Summary: We have a tendency of doing stupid things with our money. Here are just a few.
Stupid Mistakes People Make With Their Money
Hope for the Financially Challenged - Part 1
For those of you that have been at our church for some time, there is no need to make this disclaimer, its really for those who are not regular attenders here. Whenever we talk about money at our church, we do so without apology, without embarrassment, but we also do it without guilt and shame. I just want you to know that in the coming weeks you have nothing to be afraid of—we’re just going to talk honestly about what God’s Word says.
Also, just as freely as I admit my strengths, I will equally admit to you my weaknesses. I am not perfect; I am still learning about God and His Word along with you, and I also struggle, just like all of you do, with stewardship issues.
Know this: what separates us, what makes us unique are our talents and abilities. What we all hold in common is our pain. What we share are our vulnerabilities and our failures. We may not be able to relate to one another in the areas that we are strong, because that sets us apart. But where we are weak, we find agreeance. I hope that sharing my weaknesses and failures in this area that not only will you find identification, but you will find that God is the best source of grace and comfort.
You’ll find that there is a verse I put in your notes from Proverbs 23:4.
“... riches can disappear as though they had the wings of a bird!”
Proverbs 23.4 (Living Bible)
More than half of all Americans are struggling to get by, even though, on average, we make more money than most people than any other country around the world. That should really tell us something about the nature of our problems. Typically our problems are not as a result of how little money we’re making. Most often, they are a result of how we’re spending our money.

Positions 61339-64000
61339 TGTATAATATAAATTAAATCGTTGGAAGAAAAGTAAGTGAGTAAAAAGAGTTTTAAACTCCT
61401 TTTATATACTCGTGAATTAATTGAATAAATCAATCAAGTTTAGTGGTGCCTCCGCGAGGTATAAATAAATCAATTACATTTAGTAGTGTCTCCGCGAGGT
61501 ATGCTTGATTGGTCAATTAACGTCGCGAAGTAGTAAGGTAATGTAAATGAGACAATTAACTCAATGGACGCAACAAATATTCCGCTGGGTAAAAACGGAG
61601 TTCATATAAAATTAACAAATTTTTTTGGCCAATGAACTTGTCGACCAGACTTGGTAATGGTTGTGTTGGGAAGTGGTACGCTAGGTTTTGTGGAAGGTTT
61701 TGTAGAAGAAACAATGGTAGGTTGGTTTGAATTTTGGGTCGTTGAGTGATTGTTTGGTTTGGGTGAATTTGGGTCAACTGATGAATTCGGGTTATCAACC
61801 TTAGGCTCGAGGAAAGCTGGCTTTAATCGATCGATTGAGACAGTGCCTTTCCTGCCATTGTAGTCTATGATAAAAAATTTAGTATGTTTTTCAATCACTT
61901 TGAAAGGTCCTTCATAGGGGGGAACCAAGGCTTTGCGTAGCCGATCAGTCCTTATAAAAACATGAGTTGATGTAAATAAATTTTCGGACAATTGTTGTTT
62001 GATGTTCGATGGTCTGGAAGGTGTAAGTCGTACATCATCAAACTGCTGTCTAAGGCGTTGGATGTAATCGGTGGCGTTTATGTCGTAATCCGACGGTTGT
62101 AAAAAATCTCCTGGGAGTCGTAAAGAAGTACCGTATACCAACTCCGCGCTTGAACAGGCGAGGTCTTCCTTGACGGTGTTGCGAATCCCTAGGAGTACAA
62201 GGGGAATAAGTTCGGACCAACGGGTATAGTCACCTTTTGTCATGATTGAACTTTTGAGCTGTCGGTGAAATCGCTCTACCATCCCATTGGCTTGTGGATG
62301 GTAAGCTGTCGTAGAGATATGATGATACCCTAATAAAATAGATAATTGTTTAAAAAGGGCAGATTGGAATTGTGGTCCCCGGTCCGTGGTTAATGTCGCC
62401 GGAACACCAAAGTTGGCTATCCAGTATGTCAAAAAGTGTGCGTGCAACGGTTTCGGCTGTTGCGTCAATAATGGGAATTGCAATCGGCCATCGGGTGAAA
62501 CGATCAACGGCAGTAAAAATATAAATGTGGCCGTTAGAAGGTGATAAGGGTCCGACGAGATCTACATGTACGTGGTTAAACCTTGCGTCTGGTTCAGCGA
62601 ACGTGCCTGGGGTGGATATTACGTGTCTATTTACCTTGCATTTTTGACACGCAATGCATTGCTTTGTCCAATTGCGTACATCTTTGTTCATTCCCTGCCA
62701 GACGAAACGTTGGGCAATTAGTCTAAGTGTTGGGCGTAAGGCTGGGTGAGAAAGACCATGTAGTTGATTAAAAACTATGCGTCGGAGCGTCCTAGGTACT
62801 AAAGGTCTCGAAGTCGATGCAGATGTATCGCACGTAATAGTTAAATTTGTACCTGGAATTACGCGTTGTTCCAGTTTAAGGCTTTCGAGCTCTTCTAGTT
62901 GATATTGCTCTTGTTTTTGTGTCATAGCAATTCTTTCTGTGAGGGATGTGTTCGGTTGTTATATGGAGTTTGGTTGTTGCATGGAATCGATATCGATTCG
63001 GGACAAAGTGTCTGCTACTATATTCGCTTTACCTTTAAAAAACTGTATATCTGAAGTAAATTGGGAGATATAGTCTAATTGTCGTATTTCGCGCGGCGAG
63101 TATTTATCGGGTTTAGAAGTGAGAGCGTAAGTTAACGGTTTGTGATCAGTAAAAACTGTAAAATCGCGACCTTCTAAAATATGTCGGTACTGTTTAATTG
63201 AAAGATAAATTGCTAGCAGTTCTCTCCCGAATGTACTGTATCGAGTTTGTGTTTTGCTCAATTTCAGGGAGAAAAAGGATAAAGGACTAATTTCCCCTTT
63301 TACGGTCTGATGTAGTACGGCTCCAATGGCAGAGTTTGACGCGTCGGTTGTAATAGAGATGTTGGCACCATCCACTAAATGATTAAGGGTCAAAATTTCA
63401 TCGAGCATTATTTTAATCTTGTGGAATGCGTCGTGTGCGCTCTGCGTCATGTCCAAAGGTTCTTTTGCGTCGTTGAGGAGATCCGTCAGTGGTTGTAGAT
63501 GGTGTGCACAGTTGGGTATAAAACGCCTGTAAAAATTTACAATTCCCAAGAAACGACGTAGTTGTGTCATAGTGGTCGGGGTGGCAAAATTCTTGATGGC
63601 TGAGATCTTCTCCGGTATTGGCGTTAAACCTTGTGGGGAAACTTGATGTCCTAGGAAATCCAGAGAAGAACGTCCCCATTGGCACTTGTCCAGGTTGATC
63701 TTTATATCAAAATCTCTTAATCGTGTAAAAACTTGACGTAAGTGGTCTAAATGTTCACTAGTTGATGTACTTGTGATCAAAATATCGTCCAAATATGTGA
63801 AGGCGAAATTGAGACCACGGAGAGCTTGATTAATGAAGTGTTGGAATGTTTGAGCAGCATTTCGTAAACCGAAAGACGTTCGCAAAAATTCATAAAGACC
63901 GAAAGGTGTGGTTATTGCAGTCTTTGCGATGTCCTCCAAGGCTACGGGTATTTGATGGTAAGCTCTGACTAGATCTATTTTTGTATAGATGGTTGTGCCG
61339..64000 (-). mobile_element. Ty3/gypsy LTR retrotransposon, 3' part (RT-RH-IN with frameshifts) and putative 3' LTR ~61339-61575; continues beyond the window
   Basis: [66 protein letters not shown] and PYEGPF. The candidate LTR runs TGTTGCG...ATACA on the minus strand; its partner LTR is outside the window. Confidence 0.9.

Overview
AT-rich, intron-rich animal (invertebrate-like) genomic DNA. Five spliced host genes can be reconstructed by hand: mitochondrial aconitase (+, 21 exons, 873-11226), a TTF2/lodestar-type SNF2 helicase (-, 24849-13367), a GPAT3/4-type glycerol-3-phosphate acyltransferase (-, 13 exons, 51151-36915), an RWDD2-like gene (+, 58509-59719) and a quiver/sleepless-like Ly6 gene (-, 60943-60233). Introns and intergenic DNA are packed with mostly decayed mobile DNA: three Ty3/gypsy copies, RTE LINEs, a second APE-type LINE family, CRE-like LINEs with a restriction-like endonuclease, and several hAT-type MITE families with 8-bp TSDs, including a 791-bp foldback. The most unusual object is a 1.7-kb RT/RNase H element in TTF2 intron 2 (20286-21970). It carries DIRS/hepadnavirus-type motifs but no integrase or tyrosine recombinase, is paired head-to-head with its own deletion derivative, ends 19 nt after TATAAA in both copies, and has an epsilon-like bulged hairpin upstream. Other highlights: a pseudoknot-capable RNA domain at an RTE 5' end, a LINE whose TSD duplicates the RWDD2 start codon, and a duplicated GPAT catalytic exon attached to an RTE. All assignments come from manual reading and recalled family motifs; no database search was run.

I believe that most people long to be financially free. But succeeding with your money is one of life’s most greatest challenges. And there are a lot of ways to blow it. Everything from little hiccups that cost us the delay of a goal, to major fiascos that cost us our dreams. They are stupid mistakes, most often (not that we are stupid people), there just dumb mistakes. Maybe we haven’t been trained, maybe this is what we learned from our parents, or its just what we see in our culture. These are very common mistakes that most of us make.
The first and biggest mistake that people make with their money is…
1. Counting on the Illusive “Someday”
“Dreaming all the time instead of working is foolishness..”
Now we probably all have said it: “Someday, I’m going to get out of debt. When I get my next raise, I am going to start giving. After Christmas, I am going to start saving for an emergency fund.”
Procrastination is easily the number one most common damaging mistakes that you can make with your money. Like someone has said, there is no date on the calendar called someday.
Have you ever been guilty of Someday thinking? I will give you some red flags that indicates whether this is a problem for you:
• If you have ever found yourself counting on a raise in order to break even
• If you find yourself hoping that your mom and dad will leave you a nice inheritance.
• If you thought, “If only I made more money.”
• You play the lotto, or otherwise hope that your ship will come in.
Parkinson’s Second Law
Back in 1960, there was a book that was a best seller entitled The Law and the Profits. The author, named C.
Parkinson, is widely quoted today largely by his very first principle. Here it is:
• “Work expands to fill the time available.”
No matter how much time you are able to save on the job, your workload will always increase to fill the time you saved. Isn’t that true? You get a labor-saving device, something that gives you more discretionary time during the day, and what happens? The work flows into that void, and pretty soon, you are working as hard as you ever, your just getting more work done than ever before.
That truth made Parkinson famous, but he had a second truth in this book that is ever bit as true:
• “Expenditures rise to meet income.”
Have you ever promised yourself that after your next raise, I am going to start paying off my bills and start saving more money? Only to be surprised that after a couple of months after the raise, the money is all gone! You have no idea where it went. Well, take heart. You’re not weird, and your not alone.